Viewers have several ways to approach director Roland Emmerich's "Stonewall," the latest cinematic look at the 1969 Stonewall riots, considered ground zero for the gay liberation movement and the fight for LGBT equality.
As a fact-meets-fiction snapshot of what life was like — legally, politically, emotionally, sexually — for gay men and women more than 45 years ago, the film is a vital, evocative reminder of a turbulent time that paved the way for hard-fought freedoms. For that alone, it's of value for younger audiences, gay or straight.
However, for older moviegoers, particularly those LGBT viewers who may have lived through the era depicted in "Stonewall," the movie may feel simplistic and overly familiar. And that's not just because much of the same territory has been covered in such films as the 1996 drama also titled "Stonewall" and the fine 2010 documentary "Stonewall Uprising."
As involving and moving as this "Stonewall" may be, an artifice is at work here, a preciousness to the script by Jon Robin Baitz that sometimes overtakes the film's better instincts. The proceedings can seem less like a fresh retelling of a seminal story and more like, despite stabs at grit and terror, a theatricalized, dewy-eyed version of days past. (The film's re-creation of Greenwich Village and environs on Montreal soundstages, although carefully wrought and perhaps budgetarily essential, doesn't help.)
Like the 1996 "Stonewall," this new iteration is seen through the eyes of a corn-fed Midwestern gay boy new to the changing Christopher Street scene. High school senior Danny Winters (Jeremy Irvine, quite good), is tossed from his Indiana home after he's caught having sex with classmate — and football teammate — Joe (Karl Glusman). Fueled in part by his desire to attend Columbia University in the fall, Danny makes his way to the Big Apple.
Danny's learning curve is relatively quick, though not entirely painless, as he falls in with a circle of homeless so-called scare queens led by streetwise Puerto Rican prostitute Ray, a.k.a. Ramona (a fearless Jonny Beauchamp), and begins to live his version of "the life." This includes tricking (among the film's weaker scenes), sharing a seedy hotel room with other disenfranchised kids, getting pummeled by bigoted cops and standing up for his newfound beliefs.
Most integrally, Danny hangs out at the storied Stonewall Inn. The oft-raided, Mafia-owned bar run by a corrupt career criminal (Ron Perlman) proves a magnet and relatively safe haven for lesbian, gay, bisexual and transgender folks looking for a place to meet, drink, dance and, if need be, hustle. (At the time, it was illegal for the place to serve alcohol or for gay patrons to dance together.)
Unlike Ray, Queen Cong (Vladimir Alexis), Little Orphan Annie (Caleb Landry Jones) and Marsha P. Johnson (Otoja Abit), Danny keeps his country boy persona intact. This helps attract the attention of Trevor Nichols (Jonathan Rhys Meyers), a handsome older activist working with the Mattachine Society, the early gay rights organization.
Romantic sparks fly between Danny and the circumspect Trevor, resulting in a bit of soapy melodrama. This also creates tension between Danny and his unlikely friend Ray, who's clearly fallen for Danny too.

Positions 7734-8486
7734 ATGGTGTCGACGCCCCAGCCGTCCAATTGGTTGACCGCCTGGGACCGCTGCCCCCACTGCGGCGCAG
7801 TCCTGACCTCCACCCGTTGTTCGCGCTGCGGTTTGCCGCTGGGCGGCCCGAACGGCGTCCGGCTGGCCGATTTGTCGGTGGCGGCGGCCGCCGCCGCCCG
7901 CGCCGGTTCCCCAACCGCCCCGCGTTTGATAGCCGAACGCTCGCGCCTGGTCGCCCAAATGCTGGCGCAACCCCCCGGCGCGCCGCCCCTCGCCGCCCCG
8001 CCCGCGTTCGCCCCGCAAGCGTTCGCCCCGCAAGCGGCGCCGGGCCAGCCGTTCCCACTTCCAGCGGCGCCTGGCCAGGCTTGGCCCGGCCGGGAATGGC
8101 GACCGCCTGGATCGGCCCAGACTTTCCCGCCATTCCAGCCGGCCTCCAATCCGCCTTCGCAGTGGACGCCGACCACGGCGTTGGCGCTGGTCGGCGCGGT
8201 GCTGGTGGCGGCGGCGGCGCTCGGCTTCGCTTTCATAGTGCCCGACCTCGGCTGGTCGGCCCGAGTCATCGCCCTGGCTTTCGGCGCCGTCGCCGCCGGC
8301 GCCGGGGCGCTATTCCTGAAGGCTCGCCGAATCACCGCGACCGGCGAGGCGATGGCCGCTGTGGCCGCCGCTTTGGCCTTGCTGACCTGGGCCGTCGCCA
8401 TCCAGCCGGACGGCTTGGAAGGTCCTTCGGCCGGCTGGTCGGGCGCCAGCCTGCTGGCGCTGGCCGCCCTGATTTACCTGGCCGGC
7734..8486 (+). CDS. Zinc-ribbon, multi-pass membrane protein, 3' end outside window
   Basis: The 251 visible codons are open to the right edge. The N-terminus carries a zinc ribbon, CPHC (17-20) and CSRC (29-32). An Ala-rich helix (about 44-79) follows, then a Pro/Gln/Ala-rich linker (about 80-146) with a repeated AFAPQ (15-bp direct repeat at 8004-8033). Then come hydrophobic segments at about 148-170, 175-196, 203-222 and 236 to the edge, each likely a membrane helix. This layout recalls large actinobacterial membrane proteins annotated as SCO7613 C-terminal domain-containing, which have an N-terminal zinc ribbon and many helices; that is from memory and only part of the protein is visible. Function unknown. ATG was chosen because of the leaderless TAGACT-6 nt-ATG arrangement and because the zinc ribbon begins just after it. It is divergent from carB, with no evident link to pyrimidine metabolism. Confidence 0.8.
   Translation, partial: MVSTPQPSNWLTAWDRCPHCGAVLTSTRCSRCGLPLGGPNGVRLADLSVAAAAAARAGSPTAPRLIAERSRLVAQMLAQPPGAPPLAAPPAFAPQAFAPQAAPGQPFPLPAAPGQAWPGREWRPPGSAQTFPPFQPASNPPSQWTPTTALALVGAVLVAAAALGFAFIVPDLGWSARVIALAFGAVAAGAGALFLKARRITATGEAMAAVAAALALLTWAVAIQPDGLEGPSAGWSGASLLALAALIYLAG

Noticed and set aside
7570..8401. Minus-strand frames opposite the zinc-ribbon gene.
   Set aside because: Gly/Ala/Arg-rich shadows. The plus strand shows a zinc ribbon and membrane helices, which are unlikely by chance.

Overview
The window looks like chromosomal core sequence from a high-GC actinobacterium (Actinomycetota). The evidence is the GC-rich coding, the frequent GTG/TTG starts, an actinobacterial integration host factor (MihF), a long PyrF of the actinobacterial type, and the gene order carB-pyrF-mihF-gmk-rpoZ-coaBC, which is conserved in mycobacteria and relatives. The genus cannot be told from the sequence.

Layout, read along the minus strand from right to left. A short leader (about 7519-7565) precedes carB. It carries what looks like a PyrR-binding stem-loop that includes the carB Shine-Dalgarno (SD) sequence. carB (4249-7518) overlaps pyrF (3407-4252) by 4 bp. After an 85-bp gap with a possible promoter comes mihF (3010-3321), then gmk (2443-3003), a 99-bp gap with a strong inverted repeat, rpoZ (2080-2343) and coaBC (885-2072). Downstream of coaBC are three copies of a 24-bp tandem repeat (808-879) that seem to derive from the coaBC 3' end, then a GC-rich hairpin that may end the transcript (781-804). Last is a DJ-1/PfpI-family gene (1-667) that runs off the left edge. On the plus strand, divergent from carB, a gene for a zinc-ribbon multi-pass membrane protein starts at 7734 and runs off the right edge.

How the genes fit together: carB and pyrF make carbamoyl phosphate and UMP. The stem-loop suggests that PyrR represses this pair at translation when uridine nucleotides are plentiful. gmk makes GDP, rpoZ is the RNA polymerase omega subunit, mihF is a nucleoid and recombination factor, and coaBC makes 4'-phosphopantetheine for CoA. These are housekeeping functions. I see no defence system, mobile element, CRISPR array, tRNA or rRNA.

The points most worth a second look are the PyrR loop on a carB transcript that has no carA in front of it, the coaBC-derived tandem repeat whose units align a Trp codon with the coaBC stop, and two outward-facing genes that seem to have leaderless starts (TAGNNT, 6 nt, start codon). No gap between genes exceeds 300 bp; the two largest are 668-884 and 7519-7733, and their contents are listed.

All roads lead to the Stonewall riots, which started June 28 — not for nothing, some have said, less than a day after the funeral of gay icon Judy Garland. Despite certain malleable facts about the uprising, it's generally agreed that the riots were a spontaneous reaction to ongoing police harassment, prompted by a botched raid on the Stonewall Inn led by vice squad officer Seymour Pine (well played here by Matt Craven).
Emmerich is no stranger to directing scenes of mayhem. He is, after all, the director of "Independence Day" and "The Day After Tomorrow." Here he portrays the pivotal riot sequence with tension, vigor and no small amount of visceral triumph.
The filmmaker has, however, been accused of whitewashing reality. Of particular note has been Emmerich's depiction of Danny — a white, blond, "straight-acting" male — throwing the brick that sets off the revolt. This choice, some say, effectively back-burners the lesbians, drag queens and trans women of color so fundamentally present that night. Emmerich also has been condemned for not casting transgender actors in trans roles. The filmmaker has defended his actions on Facebook, calling the movie "a labor of love," one that "deeply honors the real-life activists who were there."
Opinions are sure to vary based on one's background and life experience. What most audiences are more likely to agree on are the film's at-times overly earnest emotions, particularly during scenes set in Danny's bucolic hometown. (Some of these moments elicited unintended laughter from a preview screening audience. It's not a movie for cynics.)
In Emmerich's defense, the feelings presented throughout the film come from a real, recognizable place. But Baitz's dialogue, although sincere and affecting, can come off a bit pat for such an accomplished playwright ("Other Desert Cities") and TV writer ("Brothers & Sisters"). That cast members, especially Irvine, Beauchamp and Joey King as Danny's devoted younger sister, sell Baitz's words as well as they do is a testament to the actors' commitment to the essentially heartfelt, meaningful material.
MPAA rating: R for sexual content, language, violence, drug use
Running time: 2 hours, 9 minutes